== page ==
Just over half the membership of the Belgian General Federation of Labour (ABVV/FGTB), the second largest Belgian trade union confederation, are women. Here again, however, this is not reflected in the research departments or leadership of the union. Both the recruitment of women in the trade union and their promotion to the higher echelons are weak. This is also connected with the fact that members who are already active in the union are often approached for these functions; women are less easily able than men to give a strong commitment to trade union work on account of lack of time and dual daytime tasks.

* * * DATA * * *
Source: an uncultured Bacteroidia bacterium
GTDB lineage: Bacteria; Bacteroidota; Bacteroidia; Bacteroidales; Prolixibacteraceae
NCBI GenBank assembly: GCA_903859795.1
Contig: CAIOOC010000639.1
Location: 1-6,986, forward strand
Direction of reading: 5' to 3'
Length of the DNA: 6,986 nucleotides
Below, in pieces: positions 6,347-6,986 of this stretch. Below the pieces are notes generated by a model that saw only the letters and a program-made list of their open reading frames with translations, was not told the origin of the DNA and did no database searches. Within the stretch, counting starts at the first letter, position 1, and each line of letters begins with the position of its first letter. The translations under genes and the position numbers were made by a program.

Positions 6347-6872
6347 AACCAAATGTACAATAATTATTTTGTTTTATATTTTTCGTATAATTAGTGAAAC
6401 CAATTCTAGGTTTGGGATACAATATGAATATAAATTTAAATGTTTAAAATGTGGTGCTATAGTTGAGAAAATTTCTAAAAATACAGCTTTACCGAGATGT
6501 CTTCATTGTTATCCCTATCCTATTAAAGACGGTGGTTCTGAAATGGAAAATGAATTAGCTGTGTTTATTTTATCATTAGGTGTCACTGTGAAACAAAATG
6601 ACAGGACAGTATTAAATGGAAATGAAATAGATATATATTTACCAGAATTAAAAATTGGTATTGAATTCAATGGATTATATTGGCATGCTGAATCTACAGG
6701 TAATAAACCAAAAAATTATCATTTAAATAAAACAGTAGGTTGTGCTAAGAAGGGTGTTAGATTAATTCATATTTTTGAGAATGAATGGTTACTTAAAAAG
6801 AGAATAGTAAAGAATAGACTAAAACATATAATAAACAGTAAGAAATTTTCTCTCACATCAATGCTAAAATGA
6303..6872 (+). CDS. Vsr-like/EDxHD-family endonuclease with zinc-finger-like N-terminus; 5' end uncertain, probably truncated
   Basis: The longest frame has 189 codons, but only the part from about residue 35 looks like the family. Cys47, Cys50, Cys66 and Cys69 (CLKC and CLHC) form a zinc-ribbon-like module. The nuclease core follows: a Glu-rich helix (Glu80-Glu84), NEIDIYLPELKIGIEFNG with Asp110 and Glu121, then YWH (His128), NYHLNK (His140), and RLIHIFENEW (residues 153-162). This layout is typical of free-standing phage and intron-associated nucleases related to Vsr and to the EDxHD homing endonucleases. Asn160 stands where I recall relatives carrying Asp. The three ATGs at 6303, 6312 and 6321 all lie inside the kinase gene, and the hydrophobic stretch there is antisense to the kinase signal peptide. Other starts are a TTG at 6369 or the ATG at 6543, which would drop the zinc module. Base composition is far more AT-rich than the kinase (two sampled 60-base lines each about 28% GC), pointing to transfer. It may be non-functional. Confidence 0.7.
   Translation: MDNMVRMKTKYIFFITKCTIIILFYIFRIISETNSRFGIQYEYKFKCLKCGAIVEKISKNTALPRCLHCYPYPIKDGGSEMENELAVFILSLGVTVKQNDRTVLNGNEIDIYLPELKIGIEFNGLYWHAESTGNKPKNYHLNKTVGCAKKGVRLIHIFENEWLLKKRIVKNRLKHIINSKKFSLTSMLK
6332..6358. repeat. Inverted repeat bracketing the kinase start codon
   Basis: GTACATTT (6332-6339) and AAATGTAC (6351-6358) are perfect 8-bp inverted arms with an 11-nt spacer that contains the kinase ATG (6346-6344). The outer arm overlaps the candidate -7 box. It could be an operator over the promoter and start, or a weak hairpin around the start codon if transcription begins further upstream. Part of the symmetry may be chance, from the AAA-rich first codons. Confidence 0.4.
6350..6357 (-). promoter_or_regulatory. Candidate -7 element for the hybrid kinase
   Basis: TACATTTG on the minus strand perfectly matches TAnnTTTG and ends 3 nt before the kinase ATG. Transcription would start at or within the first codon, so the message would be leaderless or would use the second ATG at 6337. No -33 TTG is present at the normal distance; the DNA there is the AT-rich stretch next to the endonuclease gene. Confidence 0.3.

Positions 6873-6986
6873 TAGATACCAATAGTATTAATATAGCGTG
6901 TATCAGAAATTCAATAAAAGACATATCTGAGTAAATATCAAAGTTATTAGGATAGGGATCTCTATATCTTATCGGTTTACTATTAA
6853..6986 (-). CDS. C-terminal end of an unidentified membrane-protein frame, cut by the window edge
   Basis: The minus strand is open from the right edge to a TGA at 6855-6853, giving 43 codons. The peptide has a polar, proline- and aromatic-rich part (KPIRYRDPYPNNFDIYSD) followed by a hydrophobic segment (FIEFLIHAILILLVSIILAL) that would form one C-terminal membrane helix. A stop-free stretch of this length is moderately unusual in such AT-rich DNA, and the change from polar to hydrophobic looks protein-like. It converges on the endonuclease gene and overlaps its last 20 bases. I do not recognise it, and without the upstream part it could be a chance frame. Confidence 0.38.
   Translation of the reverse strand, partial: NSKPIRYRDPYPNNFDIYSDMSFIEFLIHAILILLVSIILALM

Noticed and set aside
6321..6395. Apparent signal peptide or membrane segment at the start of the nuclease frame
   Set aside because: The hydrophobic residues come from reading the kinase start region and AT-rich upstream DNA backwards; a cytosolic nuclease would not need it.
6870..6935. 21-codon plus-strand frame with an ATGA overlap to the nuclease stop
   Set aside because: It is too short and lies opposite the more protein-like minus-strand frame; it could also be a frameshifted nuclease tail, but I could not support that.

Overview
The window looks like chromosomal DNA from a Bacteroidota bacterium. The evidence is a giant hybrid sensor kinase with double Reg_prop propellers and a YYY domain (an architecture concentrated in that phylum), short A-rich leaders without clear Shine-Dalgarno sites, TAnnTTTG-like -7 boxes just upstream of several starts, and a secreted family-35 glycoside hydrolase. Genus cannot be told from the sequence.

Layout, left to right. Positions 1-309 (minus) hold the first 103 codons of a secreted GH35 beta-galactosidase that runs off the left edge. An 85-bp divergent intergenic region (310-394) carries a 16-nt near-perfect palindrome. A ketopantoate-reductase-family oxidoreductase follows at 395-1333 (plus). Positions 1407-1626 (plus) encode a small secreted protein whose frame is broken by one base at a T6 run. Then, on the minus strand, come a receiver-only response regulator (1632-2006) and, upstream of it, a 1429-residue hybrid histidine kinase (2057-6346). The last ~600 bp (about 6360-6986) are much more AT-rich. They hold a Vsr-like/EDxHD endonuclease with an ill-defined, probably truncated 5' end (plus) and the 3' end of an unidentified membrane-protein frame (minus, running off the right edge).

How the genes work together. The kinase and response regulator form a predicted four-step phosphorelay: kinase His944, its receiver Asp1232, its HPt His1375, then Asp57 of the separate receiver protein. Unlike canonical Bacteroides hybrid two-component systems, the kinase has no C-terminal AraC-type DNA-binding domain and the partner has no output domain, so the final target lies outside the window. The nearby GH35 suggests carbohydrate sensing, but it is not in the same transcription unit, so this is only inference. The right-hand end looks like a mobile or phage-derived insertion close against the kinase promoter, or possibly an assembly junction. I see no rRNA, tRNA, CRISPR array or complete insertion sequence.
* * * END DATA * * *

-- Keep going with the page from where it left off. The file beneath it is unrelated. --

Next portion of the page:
The promotion of "women's interests" within the ABVV/FGTB takes place in a National Women's Bureau, which has the task of promoting the flow of information to ensure that women's issues do not become isolated from the general business of the trade union. Chaired by the general secretary, the National Women's Bureau contains a fixed number of representatives from the central and regional union organisation. These representatives carry out this mandate in addition to their normal tasks, from which they are not released. This mandate thus demands a great deal of additional commitment, something which cannot always be delivered.

The National Women's Bureau gives advice on issues including job classification, parental leave, career breaks, night work, childcare and social security. It also organises campaigns and special events. (Monique Ramioul, WAV)